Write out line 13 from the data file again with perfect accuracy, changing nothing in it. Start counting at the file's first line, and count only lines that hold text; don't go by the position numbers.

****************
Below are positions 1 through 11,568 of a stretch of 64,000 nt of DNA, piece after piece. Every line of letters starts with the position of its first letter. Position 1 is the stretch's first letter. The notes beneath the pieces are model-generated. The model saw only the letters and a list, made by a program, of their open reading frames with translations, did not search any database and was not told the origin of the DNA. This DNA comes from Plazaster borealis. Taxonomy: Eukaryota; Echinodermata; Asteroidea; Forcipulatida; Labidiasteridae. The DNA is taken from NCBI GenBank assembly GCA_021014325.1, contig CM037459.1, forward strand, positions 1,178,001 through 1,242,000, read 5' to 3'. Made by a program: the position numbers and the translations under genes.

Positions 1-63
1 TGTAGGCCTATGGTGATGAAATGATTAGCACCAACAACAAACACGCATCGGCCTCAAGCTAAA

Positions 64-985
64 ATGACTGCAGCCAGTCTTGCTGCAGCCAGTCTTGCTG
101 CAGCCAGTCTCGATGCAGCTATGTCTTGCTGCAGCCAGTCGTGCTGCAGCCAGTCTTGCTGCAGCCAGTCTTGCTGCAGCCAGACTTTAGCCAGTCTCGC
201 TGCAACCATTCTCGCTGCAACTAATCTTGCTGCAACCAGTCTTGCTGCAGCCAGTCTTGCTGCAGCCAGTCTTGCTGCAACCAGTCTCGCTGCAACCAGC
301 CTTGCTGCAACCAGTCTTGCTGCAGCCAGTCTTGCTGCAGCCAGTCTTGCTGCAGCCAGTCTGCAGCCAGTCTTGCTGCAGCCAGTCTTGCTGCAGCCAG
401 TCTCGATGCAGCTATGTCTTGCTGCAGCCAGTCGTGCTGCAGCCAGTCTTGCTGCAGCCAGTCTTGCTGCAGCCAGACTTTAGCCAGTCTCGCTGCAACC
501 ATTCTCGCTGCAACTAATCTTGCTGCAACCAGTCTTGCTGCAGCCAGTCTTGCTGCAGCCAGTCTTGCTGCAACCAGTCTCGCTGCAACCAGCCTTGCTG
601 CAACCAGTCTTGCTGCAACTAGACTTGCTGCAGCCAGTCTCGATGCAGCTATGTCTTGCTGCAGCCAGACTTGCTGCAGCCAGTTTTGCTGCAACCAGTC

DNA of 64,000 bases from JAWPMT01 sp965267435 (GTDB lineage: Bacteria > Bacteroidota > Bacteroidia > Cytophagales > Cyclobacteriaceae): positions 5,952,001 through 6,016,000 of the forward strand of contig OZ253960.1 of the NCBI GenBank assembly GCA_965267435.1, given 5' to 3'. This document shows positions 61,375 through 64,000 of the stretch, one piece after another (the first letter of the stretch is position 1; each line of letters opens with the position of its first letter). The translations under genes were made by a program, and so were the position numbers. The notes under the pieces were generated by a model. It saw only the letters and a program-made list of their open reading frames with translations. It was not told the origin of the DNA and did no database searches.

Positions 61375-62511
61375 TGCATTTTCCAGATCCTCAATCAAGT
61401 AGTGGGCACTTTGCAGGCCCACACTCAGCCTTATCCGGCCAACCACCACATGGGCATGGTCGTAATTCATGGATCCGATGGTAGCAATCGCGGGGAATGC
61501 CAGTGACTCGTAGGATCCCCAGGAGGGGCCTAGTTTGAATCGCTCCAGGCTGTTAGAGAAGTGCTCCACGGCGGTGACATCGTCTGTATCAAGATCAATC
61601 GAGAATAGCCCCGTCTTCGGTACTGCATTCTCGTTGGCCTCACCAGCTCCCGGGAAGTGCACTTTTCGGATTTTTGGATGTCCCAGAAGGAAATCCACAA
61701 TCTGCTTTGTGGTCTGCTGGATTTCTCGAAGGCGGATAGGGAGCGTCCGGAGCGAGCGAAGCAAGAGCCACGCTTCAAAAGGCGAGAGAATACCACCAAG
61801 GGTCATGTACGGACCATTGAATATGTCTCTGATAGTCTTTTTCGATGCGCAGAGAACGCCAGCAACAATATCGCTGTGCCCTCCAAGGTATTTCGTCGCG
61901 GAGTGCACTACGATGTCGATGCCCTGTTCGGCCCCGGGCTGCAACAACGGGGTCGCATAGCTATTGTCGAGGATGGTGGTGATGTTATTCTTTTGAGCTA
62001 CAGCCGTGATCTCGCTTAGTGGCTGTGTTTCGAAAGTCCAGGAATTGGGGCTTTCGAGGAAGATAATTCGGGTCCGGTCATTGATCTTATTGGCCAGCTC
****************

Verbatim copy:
Positions 61375-62511